Archive for the ‘Sea’ Category

Canoeing

I will be the first to admit that I’ve never done a lot of canoeing except for a few times on our lake at the family cabin. That said however, I must admit it’s something that I’ve always admired other people doing.

So when I saw this article on a short documentary (originally filmed as a commercial), I found myself again drawn. The article is entitled “This Canoe Documentary is Almost too Beautiful to Watch ” by Michael D’Estries over at the Mother Nature Network. Unfortunately my computer isn’t that great so I will have to watch the rest of it this weekend.

Sincerely-

   

Green Librarian

 

 

Balloons

As a kid, I’m sure I enjoyed balloons as much as anyone but after I read the book Voyage of the Turtle by Carl Safina as both an adult and parent, I think I realized how harmful they are to nature. So seeing this article, entitled “Why Balloon Releases Need to Stop” by Katherine Martinko over at Treehugger only reinforced that thinking.

Sincerely-

   

Green Librarian

Ocean blue

Okay, here’s another one of those articles which I am recommending that is over at the Wall Street Journal.  Unfortunately you will need either a subscription to the Journal online or you can hop on down to your local library and look for the Review Section of the March 11-12 weekend edition page C4.

The article is entitled “Why Is the Ocean Blue? We know that water is transparent and colorless, so what accounts for its color? Think of it as a big game of molecular pinball” by Helen Czerski. Another option however would be to check out her book Storm in a Teacup: The physics of everyday life , which came out last year. I just requested it myself.

Sail away!

   

Green Librarian

Cape Cod & great whites

I’ve been to Cape Cod only once and I have some really fond memories of the place. Now it sounds like great whites sharks like it too, at least according to the numbers. You can read about them in this article entitled “Cape Cod’s Great White Shark Population May Be Growing” by Stephanie Pappas over at Live Science. I would love to visit again!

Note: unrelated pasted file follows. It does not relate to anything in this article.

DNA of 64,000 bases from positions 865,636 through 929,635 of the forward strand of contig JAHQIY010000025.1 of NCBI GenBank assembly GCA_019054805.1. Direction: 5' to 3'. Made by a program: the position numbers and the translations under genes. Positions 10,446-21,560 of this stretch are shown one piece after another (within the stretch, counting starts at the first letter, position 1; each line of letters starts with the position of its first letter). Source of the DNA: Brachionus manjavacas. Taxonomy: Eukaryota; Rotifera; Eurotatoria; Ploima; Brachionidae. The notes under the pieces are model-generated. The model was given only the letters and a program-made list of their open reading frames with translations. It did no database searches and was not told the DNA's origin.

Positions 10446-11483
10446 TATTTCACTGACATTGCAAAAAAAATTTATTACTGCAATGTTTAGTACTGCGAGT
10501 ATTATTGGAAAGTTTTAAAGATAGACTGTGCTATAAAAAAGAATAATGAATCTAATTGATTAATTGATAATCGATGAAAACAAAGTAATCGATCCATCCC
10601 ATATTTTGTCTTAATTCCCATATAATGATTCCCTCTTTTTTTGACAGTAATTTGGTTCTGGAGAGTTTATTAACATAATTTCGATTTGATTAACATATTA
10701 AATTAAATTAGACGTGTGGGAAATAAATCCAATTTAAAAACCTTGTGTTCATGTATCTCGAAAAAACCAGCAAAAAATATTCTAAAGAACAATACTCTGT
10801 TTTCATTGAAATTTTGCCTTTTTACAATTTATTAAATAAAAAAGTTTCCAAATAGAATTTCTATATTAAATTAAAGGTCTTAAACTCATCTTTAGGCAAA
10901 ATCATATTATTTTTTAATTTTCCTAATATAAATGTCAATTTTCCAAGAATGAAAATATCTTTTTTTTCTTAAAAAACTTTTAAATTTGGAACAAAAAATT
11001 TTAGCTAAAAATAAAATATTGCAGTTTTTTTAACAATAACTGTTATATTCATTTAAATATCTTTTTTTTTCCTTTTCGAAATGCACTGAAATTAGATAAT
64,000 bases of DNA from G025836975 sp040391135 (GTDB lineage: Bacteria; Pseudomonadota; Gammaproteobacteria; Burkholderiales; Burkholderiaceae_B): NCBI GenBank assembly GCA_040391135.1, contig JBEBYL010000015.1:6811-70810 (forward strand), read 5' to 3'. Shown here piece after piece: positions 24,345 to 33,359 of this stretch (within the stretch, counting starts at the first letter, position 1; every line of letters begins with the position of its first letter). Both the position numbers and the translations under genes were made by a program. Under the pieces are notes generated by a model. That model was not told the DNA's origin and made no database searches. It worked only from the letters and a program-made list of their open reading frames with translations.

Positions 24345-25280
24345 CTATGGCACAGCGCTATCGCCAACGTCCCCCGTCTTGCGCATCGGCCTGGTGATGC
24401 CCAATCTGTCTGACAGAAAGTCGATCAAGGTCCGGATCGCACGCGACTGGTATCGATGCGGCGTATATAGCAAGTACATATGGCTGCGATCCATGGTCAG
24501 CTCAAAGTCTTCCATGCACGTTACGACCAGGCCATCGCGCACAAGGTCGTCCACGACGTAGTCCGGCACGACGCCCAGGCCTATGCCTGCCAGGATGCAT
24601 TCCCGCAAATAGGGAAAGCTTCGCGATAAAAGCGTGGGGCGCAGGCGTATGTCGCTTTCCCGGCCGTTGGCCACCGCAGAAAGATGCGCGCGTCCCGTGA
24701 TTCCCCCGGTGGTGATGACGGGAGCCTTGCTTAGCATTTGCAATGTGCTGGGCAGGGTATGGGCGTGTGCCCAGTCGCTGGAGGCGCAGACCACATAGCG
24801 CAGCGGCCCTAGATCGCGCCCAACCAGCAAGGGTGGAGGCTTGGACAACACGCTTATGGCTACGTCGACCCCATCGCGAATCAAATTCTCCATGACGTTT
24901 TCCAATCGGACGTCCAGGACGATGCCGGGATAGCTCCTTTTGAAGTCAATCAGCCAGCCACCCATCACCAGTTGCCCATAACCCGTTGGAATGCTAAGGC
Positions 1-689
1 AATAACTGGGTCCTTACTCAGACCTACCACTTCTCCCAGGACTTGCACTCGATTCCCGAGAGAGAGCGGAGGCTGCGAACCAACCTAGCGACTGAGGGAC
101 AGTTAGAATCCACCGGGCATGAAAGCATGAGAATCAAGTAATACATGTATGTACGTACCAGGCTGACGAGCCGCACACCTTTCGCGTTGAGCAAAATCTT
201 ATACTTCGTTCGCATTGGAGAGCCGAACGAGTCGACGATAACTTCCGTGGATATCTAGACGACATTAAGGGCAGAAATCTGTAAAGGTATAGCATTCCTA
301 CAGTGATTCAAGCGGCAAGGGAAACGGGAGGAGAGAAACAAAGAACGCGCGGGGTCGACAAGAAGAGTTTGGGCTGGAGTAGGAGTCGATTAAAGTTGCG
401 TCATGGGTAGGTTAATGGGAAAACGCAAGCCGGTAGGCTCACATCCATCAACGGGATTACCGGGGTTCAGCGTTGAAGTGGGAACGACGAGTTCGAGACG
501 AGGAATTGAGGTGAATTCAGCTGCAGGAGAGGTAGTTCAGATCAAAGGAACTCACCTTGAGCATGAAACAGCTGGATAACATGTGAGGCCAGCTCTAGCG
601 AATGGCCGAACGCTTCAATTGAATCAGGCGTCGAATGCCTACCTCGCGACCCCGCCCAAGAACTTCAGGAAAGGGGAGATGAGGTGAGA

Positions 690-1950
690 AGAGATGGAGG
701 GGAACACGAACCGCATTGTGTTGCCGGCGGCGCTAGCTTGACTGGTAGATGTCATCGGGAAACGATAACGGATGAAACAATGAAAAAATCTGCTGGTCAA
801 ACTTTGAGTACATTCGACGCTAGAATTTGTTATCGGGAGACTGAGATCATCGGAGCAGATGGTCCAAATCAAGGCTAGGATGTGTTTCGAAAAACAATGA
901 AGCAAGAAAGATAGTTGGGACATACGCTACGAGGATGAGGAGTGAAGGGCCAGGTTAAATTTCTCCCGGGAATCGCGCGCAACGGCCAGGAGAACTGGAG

Swimmingly-

   

Green Librarian

Nautilus

Shortly after I graduated in from the University of Oklahoma with a Bachelor of Science degree in Physical Education back in 1985, I got my first job working at the St. Louis Community College at Meramec as an instructor in their fitness center teaching students how to use their  nautilus equipment.

Fast forward to just over thirty years and here I am writing a post about nautilus, not the fitness equipment but, the beautiful chambered cephalopod for whose shape the equipment is designed upon. Who knew?!

Anyway, tonight I came across an article over at the Center for Biological Diversity on a petition they submitted to the National Marine Fisheries Service asking for the nautilus to be given protection under the Endangered Species Act.

Then being the research librarian that I am today, I searched to find some more articles on this topic and low and behold, I came across the group Save the Nautilus. How cool is that?

Sincerely-

  

Green Librarian

Whale of a story

This article reminded me of the book The whale : in search of the giants of the sea by Philip Hoare , a book that really started my love of whales. The article is entitled “When Whales Started Living Large: A new study tracks ‘the rise of ocean giants’“by Brian Switek over on the Laelaps blog at Scientific American. I also highly recommend the book.

Sincerely-

  

Green Librarian

So last night my daughter said to me that she’s been watching Shark Week over on the Discovery Channel and so in honor of that, I first gave a few bucks to Conservation International and now I’ve decided to post an article on sharks.

The article is entitled “7 Unanswered Questions About Sharks” by By Laura Geggel over at LiveScience. After reading this article, I realized we really don’t know a lot about sharks. Go sharks!

Sincerely-

  

Green Librarian